Appellant Bacon Construction, Inc. (“Bacon”) had been hired as the general contractor for a construction project at the University of Rhode Island. Bacon, in turn, subcontracted certain work to U.S. Drywall. Pursuant to their contract, U.S. Drywall was required to obtain an insurance policy listing Bacon as an additional insured. U.S. Drywall did so, obtaining a policy from Arbella Protection Insurance Company (“Arbella”), and naming Bacon as an additional insured under that policy. During site work, a U.S. Drywall employee was severely injured. The employee brought suit against Bacon, alleging that Bacon’s negligence was the proximate cause of his injuries. Bacon initially filed a third-party complaint against U.S. Drywall, claiming that their contract required U.S. Drywall to defend and indemnify them.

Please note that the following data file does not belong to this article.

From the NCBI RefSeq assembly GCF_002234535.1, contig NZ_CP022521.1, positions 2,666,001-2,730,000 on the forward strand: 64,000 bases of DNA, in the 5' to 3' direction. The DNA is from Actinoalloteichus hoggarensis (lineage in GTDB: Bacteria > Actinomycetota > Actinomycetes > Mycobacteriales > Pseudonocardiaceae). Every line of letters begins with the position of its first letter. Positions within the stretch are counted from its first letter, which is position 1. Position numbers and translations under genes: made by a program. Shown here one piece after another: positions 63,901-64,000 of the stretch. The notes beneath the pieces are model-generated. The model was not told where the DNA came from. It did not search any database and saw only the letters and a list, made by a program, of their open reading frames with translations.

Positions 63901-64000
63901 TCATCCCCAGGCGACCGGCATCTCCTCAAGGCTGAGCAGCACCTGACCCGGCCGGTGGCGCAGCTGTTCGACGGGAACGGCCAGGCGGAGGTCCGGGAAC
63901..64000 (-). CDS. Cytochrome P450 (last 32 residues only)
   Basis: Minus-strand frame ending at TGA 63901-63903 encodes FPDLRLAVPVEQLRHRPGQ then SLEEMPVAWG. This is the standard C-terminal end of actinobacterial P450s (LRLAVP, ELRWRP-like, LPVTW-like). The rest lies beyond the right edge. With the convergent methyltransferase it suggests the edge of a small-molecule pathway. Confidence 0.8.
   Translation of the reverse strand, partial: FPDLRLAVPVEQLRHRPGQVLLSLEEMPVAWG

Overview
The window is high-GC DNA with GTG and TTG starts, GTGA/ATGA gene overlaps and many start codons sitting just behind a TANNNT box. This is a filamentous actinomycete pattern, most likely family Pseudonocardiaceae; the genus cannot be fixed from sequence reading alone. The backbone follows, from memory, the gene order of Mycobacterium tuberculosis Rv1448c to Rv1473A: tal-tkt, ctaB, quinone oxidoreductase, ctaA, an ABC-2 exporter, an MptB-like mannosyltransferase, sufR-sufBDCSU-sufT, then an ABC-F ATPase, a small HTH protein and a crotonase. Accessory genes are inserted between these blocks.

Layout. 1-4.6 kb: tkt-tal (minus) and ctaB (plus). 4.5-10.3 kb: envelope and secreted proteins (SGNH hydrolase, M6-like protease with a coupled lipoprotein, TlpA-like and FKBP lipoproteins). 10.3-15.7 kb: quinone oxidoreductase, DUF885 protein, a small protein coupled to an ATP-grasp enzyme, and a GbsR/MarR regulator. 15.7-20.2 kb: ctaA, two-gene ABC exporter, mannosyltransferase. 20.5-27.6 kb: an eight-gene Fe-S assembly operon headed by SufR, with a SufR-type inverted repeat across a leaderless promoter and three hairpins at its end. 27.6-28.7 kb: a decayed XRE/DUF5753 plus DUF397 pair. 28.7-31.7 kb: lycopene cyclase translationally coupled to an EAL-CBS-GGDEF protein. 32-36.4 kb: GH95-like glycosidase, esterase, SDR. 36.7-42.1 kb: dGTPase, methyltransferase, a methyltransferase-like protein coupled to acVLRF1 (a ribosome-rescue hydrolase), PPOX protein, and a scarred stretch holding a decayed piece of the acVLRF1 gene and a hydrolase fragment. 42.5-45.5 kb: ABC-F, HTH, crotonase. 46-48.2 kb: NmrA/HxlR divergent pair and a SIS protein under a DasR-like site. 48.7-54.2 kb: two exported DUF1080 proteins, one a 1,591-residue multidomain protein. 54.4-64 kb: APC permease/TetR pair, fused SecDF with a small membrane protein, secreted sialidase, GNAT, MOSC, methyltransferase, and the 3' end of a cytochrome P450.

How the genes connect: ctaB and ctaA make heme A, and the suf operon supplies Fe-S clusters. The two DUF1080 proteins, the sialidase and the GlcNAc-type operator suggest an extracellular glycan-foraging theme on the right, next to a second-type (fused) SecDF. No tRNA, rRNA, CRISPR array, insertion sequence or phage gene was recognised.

However, Bacon subsequently dismissed its suit with prejudice, and sought instead to recover indemnification through its “additional insured” status on the Arbella policy. It did so by filing a declaratory judgment action, seeking a Superior Court ruling that Arbella was contractually obligated to defend and indemnity Bacon, due to Bacon’s additional insured status. Arbella argued, conversely, that it had no such duty, because the allegations in the underlying injury suit fell outside the scope of the policy’s coverage – which was limited to negligence in U.S. Drywall’s acts or omissions. There were no allegations in the underlying injury suit that U.S. Drywall had been negligent in any way. At the Superior Court, Arbella prevailed, prompting an appeal to the Rhode Island Supreme Court.